Human capital and income distribution; economic growth and development; economics of health and value of life savings; Social Security and population aging; economics of information and uncertainty; economics of law, crime and justice
447 Fronczak Hall
Buffalo NY, 14260-1520
Phone: (716) 645-8694
Professor Ehrlich’s research focuses on the role of human capital and social institutions in the economy. It includes a wide range of applications of economic theory to the economics of crime and justice, uncertainty and insurance, health and longevity, law and economics, advertising and information, social security, asset management and financial markets, and economic growth and development. He is the author of 80 original and reprinted articles in major refereed journals and collections, including two books and a special journal issue, and his widely cited work – he is listed among the 100 most cited economists on several published surveys – has been supported by numerous grants from the National Science Foundation and other Federal agencies, including a major USAID grant to study economic development and the role of free enterprise.
In 2006, Prof. Ehrlich was awarded the prestigious faculty development grant from the New York Office of Science, Technology, and Academic research (NYSTAR), which he has used to establish a “Signature Center of Excellence on Human Capital, Technology Transfer, and Economic Growth and Development”. In April 2004 he was appointed Research Associate at the National Bureau of Economic research to serve in the Health Economics program. In December 2006 he was appointed by the Board of University of Chicago Publications Founding Editor-in-Chief of the new Journal of Human Capital, published by the University of Chicago Press (UCP), which publishes some of the top journals in economics. See web page for the JHC at: http://www.journals.uchicago.edu/loi/jhc/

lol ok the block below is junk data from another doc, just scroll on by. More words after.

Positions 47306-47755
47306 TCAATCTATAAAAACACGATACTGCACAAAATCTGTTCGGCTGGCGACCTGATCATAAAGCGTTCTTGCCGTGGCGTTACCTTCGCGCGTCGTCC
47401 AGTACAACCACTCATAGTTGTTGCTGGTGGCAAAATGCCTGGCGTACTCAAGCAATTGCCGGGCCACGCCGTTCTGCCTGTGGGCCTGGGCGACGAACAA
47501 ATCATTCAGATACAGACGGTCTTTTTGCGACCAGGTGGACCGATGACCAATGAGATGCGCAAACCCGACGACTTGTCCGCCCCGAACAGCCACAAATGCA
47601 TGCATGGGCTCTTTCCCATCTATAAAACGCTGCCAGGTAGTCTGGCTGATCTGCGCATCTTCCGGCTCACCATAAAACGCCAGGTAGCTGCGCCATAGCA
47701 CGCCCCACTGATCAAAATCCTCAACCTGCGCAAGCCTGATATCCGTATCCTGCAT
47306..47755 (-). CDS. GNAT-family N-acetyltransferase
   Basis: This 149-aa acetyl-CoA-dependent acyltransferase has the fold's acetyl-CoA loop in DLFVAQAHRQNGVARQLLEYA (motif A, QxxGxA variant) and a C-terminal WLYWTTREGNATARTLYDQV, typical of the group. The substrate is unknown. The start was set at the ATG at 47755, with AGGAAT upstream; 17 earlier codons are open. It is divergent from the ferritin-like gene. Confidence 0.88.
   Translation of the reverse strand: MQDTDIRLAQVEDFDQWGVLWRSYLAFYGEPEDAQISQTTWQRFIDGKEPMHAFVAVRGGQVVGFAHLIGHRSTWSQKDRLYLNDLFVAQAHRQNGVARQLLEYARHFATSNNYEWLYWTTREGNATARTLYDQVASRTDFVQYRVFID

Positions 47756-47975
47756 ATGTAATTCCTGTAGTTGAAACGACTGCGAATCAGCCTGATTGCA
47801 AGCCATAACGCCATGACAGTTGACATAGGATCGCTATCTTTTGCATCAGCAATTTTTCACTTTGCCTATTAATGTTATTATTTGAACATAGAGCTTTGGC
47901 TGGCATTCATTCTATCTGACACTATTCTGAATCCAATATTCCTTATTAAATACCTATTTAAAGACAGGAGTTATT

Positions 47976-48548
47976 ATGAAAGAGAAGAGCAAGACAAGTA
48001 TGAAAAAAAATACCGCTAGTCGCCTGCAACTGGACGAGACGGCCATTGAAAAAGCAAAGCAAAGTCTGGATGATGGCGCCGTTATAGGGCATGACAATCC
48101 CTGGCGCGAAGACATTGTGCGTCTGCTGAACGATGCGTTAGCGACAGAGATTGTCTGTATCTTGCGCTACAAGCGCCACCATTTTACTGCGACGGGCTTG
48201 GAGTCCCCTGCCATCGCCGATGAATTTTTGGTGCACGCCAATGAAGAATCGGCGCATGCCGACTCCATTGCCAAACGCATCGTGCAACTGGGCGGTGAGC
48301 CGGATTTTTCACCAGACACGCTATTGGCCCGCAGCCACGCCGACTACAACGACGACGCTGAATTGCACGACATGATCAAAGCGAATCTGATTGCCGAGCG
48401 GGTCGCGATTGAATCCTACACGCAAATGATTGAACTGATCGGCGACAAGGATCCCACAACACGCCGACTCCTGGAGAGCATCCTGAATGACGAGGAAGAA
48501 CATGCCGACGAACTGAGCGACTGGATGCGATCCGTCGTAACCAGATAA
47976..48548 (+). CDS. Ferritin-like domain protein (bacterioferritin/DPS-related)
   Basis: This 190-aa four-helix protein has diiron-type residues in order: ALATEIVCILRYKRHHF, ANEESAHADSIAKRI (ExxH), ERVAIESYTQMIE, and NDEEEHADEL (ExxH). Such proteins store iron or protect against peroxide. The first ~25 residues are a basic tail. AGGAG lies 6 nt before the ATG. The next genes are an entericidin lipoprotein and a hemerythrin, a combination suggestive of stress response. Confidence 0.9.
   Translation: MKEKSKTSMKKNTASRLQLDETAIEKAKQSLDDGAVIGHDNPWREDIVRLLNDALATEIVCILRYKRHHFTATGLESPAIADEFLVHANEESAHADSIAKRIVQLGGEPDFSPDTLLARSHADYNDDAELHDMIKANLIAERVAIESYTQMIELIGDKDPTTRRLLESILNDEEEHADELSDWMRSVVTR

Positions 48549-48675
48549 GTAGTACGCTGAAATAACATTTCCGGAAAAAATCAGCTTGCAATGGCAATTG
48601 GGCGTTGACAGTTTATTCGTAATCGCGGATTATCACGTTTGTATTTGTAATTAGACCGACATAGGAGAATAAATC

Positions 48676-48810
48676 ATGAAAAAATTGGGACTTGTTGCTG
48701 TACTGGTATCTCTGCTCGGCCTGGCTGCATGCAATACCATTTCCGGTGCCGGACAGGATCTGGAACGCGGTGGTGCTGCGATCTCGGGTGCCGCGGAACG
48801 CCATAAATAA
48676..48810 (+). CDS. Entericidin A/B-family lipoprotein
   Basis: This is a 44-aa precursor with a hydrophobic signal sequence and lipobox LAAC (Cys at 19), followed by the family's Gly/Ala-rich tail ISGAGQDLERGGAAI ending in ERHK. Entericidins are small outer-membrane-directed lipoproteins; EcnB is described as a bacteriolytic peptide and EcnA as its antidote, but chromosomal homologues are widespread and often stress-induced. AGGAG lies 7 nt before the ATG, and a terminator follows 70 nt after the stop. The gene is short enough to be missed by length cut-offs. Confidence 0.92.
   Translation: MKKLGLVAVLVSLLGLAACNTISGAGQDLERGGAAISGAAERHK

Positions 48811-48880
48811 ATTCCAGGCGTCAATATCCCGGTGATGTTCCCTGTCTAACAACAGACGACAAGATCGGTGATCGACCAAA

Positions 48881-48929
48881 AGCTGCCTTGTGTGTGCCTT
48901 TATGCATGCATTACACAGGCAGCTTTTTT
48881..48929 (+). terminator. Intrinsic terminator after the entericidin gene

In recognition of his scholarly contributions Professor Ehrlich was promoted in March 2006 to the rank of SUNY Distinguished Professor, the highest academic rank in the SUNY system (see Press releases at http://www.buffalo.edu/news/fast-execute.cgi/article-page.html?article=78280009, and an article in the UB Reporter at http://www.buffalo.edu/ubreporter/archives/vol37/vol37n25/articles/Ehrlich.html. He was previously promoted to the University at Buffalo’s rank of UB Distinguished Professor in 2002. He was also awarded an Honorary Doctorate (Docteur Honoris Causa) from the University of Orleans, France, in Fall 2002.